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Popovich defends USA players, effort: ‘There’s no blame to be placed anywhere’

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BEIJING — Their final game at the World Cup had been over for several minutes, and every member of the U.S. team and coaching staff were still lingering together on the court.

They were ready to go home.

They just weren’t ready to go their separate ways.

For USA Basketball, summer ended Saturday with an 87-74 win over Poland in the seventh-place game at the World Cup, the lowest finish ever by a U.S. team in a major international tournament.

And when it was over, as his players signed each other’s jerseys in the locker room as souvenirs, U.S. coach Gregg Popovich insisted this team has nothing to be ashamed about.

“If you don’t win, some people will play the blame game,” Popovich said. “There’s no blame to be placed anywhere. They play the shame game, like we should be ashamed because we didn’t win a gold medal? That’s a ridiculous attitude. It’s immature. It’s arrogant. And it shows that whoever thinks that doesn’t respect all the other teams in the world and doesn’t respect that these guys did the best they could.”

The mantra the Americans carried into Saturday was to finish the trip the right way, and they got it done.

“I’m going to look back on it and have unbelievable memories,” Harris said. “These are friendships that are very unique, where we’ve formed a special bond going through what we just did together. … Some of these guys who I might not have had a chance to know otherwise are now some of my closest friends. It’s unique in that way.”

There was little to play for except pride — and the Americans were playing with the realization that for some of them, it easily could be their last time wearing the red, white and blue uniforms with “USA” across the chest. The roster for the U.S. trip to the Tokyo Olympics next summer is likely to look considerably different than this one.

“For me, this is an amazing experience,” Mitchell said. “Everybody likes to look at the end goal, but when you sit back and reflect, I played on Team USA. That’s incredible for me. I think that in itself is amazing. So yes, it was definitely worth it.”

Poland coach Mike Taylor also found the World Cup most worthwhile — especially Saturday.

He’s an American, lives in Florida, is proud of how far he’s taken Poland’s program, knows many of the words to the Polish national anthem — but mouthed along with the words to “The Star-Spangled Banner” when it played pregame.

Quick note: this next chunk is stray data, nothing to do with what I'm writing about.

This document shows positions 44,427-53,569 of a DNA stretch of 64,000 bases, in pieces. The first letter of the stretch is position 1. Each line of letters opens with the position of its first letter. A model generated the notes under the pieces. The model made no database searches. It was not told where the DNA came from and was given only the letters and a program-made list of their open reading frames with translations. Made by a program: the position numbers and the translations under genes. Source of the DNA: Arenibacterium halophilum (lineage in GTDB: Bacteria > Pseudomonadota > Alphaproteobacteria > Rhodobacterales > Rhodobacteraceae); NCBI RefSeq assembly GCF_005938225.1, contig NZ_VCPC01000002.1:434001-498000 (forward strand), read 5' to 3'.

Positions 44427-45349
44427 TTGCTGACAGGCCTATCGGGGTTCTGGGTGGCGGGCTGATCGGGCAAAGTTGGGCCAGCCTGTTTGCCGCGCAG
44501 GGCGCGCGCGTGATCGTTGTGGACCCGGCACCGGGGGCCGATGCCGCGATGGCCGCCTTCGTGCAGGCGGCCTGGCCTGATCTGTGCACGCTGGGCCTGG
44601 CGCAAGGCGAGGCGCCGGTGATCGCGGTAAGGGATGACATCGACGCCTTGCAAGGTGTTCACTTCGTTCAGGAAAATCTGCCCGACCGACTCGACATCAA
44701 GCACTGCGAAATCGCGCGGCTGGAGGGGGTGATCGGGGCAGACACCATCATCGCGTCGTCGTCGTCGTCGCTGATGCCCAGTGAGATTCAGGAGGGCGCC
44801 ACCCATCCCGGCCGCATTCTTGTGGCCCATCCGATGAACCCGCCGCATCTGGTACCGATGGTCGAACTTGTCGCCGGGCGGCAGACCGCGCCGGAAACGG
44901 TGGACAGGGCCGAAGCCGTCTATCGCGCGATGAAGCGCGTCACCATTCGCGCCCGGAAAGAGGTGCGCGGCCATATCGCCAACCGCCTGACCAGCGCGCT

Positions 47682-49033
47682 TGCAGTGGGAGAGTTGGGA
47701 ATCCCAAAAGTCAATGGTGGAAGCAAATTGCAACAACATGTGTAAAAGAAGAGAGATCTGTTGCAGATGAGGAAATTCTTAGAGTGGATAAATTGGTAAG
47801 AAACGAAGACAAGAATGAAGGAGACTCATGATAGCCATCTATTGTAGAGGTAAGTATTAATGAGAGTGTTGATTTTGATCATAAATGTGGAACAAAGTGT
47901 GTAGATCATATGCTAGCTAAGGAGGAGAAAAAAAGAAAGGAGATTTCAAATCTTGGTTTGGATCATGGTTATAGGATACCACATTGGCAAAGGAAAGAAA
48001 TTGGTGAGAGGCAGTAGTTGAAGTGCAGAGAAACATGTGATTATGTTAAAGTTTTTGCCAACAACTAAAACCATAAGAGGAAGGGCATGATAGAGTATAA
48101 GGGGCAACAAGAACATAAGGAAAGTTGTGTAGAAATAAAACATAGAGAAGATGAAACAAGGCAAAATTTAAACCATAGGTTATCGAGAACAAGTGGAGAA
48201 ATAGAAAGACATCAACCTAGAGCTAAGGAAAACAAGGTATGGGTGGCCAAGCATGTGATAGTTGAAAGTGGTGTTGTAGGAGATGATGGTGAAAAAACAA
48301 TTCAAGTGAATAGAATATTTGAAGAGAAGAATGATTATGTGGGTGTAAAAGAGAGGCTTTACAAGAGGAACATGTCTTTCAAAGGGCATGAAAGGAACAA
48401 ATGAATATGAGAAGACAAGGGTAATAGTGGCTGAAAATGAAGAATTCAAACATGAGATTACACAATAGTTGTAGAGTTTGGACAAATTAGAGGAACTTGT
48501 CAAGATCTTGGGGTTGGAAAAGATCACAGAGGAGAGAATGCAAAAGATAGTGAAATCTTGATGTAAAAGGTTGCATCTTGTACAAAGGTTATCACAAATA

“You look down at the U.S. bench, you see one of the greatest coaches ever in Coach Pop, you see Steve Kerr, you see all those guys and you can’t believe it,” Slaughter said. “It was a lasting moment that I’ll have for the rest of my life.”

Popovich said it’s too early to think about what USA Basketball needs to do before getting ready for the Tokyo Games. But he warned — just as two-time gold medalist Kobe Bryant did on Friday — that the days of American romps to gold are done.

“There are a lot of great teams in the world,” Popovich said. “It’s not written in stone that the United States is supposed to walk to a championship. That’s pretty old-school thinking. Even the teams that have won in the past had a lot of close calls.”

When it’s time for that Tokyo team to get assembled, Mitchell made it clear that he wants to be part of the squad.

“I think I have to wait for them to ask,” Mitchell said. “But I want to be there.”

Warriors’ reportedly showing no urgency to trade D’Angelo Russell

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It’s been the same story since Golden State did a sign-and-trade with Brooklyn last summer that brought them back D'Angelo Russell on a new max contract.

Around the league, executives with other teams expect the Warriors to trade Russell, questioning how he fits long-term with Stephen Curry and Klay Thompson. Golden State itself, however, has pushed back on the idea it just got Russell to trade him and they want to see if a three-guard rotation can work.

Come Dec. 15, Russell — and most players signed this summer — become eligible to be traded. The Warriors still appear to be in no rush, reports Sean Deveney of Heavy.com.

“If it is something that they’re going to do quickly, like before the end of this month, I wouldn’t say they’re pushing for it,” one general manager said. “Maybe they have a deal in mind, maybe they’re sitting on something and laying low. But I’d be surprised. That’s not how they’d approach it, I’d think. You want to create a market if you are going to trade a player like him, you want to pit teams against each other, drive up the price. You don’t want to lock into one deal. But the market thing, that’s not really happening yet. They’re not pushing the market for him.”

What is the motivation for Golden State to move Russell now, or at the February trade deadline, as opposed to next June around the draft? Or next July? There isn’t, unless some team approaches them with a Godfather offer. This season is a lost cause for the Warriors, and next season they are going to be looking for veterans to help them win now more than rookies to develop.

Russell has averaged 22.3 points a game and played well when healthy, but he has missed half of the Warriors games so far this season due to injury. That’s not exactly boosting Russell’s trade value, another reason to be patient.

Maybe the Russell trade drama ramps up after the season ends, but for now the Warriors continue to play it cool.

People with power within Knicks reportedly “obsessed” with Masai Ujiri

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In the latest sign of dysfunction in New York, Knicks president Steve Mills and GM Scott Perry didn’t show their face and talk to the media Saturday about the firing of coach David Fizdale. Instead, they sent interim head coach Mike Miller to a podium, by himself, to talk about the situation. It was awkward. It’s also not how well-run organizations handle things.